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  • Writer's pictureAbi Sims

Deconstruction in the Christian Faith: A Journey of Faith and Doubt

Deconstruction has become a common term within Christian circles, sparking debates, conversations, and controversies. When we deconstruct something, we go through a process that challenges our beliefs. When we deconstruct our faith, we process the challenges that form the core of our spiritual beliefs, which invites us to reexamines our beliefs, interpretations of scripture, and traditions. For many, this process is scary. When you grow up in a belief system that ties your worth and value to a Savior, threatening your eternal salvation if you "sin" or leave the faith, you become groomed to believe that anything outside the fold of what you've been taught to believe is "of the world" and of Satan.

Many people in Christianity believe deconstruction is a threat to the faith and a way for Satan to deceive people, leading them away from Jesus. Another common belief is that those who deconstruct never truly believed in Jesus, because if they did, they wouldn't have left. This is a fallacy: deconstruction is a wrestling, and if people didn't feel this path was necessary for them, they wouldn't walk it.

As a former evangelical Christian who used to lead worship at church, preached sermons and spoke at faith-based events, and regularly prayed over strangers on the street, I started deconstructing four years ago after the "supernatural" experiences I had at our charismatic church stopped once we left. Jesus was the realest thing I had experienced, and I could have never imagined a life where I wasn't living for Him. When I started deconstructing, I remember it being the loneliest, scariest path I've ever walked. Many nights were spent begging God to show up for me and remove the doubts, questions, and uncertainties I had about Christianity. While the journey into uncertainty can be frightening, it can also be a necessary path toward deeper spiritual understanding.

How Does it Start?

At its core, deconstruction involves questioning the beliefs and assumptions that you've been engrained with. It's about confronting doubts, grappling with difficult theological questions, and dismantling structures of faith that no longer resonate with personal convictions or experiences. Deconstruction is a fairly new concept, but its prominence in discussions reflects the recognition of how complex faith really is and the need for authenticity in spirituality.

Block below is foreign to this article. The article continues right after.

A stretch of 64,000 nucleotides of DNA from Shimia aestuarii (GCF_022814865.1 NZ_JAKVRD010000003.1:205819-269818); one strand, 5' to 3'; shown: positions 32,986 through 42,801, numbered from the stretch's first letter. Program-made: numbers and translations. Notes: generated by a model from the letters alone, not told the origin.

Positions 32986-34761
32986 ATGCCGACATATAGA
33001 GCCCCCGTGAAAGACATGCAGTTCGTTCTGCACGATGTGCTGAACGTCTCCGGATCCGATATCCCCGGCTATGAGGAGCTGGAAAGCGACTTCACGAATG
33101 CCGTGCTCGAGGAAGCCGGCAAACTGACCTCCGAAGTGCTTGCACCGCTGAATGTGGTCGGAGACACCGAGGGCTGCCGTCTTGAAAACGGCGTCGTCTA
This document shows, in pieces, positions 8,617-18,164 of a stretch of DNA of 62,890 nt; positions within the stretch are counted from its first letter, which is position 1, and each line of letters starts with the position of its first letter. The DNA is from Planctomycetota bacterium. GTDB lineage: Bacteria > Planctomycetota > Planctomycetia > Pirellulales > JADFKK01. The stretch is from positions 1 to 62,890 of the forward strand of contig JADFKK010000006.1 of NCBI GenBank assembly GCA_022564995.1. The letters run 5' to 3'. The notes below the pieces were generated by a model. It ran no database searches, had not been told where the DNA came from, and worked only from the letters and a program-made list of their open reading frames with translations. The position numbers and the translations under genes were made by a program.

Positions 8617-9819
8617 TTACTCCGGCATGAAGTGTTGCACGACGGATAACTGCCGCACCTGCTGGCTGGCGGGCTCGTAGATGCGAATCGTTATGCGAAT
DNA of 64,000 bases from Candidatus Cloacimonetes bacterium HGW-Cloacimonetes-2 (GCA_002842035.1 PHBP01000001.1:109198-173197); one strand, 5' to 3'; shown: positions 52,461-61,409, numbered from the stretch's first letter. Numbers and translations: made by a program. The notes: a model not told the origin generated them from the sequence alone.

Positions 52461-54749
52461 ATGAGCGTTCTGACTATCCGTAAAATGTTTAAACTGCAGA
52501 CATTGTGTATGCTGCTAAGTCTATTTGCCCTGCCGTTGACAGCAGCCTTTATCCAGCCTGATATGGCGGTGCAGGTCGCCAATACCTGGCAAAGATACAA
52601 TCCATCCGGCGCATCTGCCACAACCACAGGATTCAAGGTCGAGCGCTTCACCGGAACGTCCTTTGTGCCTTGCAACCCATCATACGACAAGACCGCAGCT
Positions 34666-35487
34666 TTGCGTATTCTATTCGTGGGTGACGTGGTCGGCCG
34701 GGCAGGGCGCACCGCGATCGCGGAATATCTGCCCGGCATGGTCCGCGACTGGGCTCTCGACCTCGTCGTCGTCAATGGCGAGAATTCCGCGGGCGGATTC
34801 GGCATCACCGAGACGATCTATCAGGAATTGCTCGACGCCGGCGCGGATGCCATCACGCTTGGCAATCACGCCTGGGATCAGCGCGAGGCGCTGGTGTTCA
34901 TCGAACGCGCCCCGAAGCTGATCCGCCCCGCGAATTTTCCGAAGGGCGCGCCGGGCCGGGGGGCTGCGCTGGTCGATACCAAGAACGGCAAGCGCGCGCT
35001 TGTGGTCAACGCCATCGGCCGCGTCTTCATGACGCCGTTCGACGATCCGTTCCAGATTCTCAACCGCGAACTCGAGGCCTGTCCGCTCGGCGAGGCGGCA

For many Christians, deconstruction begins with a sense of cognitive dissonance (an inner conflict between what they've been taught to belief and what they experience or observe in the world around them). This dissonance can be triggered by encountering suffering and injustice, theological inconsistencies, or seeing different perspectives and worldviews. Whatever the catalyst, the process of deconstruction is often marked by a profound sense of uncertainty and doubt.

The Tension Between Faith and Doubt

In the middle of doubt lies an opportunity for growth and transformation. Deconstruction is a beautiful invitation for believers to engage in critical reflection, wrestle with hard questions, and seek new ways of understanding their faith and how they engage with the world. This journey requires courage, humility, and a willingness to change; to embrace uncertainty and be at peace with not having all the answers.

One of the main challenges of deconstruction is navigating the tension between faith and doubt. For many Christians, doubt is seen as a threat to faith; a sign of spiritual failure or spiritual weakness. But not only is doubt a natural part of the human experience, it's also an essential component of faith. It's a way for us to more deeply explore our beliefs and grow spiritually. Embracing our doubt can lead to a more resilient faith that wrestles with the mysteries and uncertainties of the divine instead of resting on certainty and dogma.

Deconstructing to Reconstruct

Deconstruction is a part of the puzzle, but it isn't the full picture. It's not just about tearing down existing beliefs; it's also about constructing something new -- a faith that's more inclusive, compassionate, and responsive to the complexities of the world. But reconstructing also looks like adopting those tenets without faith involved. Faith can be helpful when it comes to morality, but it isn't necessary for morality to be formed. Deconstruction may ultimately lead to a decision to leave the Christian faith altogether.

Final Thoughts

The journey of deconstruction isn't easy, and it comes with its hardships. It can be a lonely and disorienting process filled with fears and doubts. At times, it can be destabilizing because it challenges the foundations of one's identity and community. Many lose friends and family members.

But at the same time, deconstruction is a transformative experience; a journey of faith that leads to deeper intimacy with the divine and greater solidarity with people who are suffering.

Deconstruction isn't the end of faith; it's the beginning of a new chapter.

It's a journey that reminds us that faith is not a destination, but a journey; a journey of faith and doubt, of questions and answers, of struggle and transformation.


At Root Counseling, we work with clients who are navigating their faith journeys and provide them with unconditional support as they heal. To schedule a session with one of our therapists, you can visit us here.

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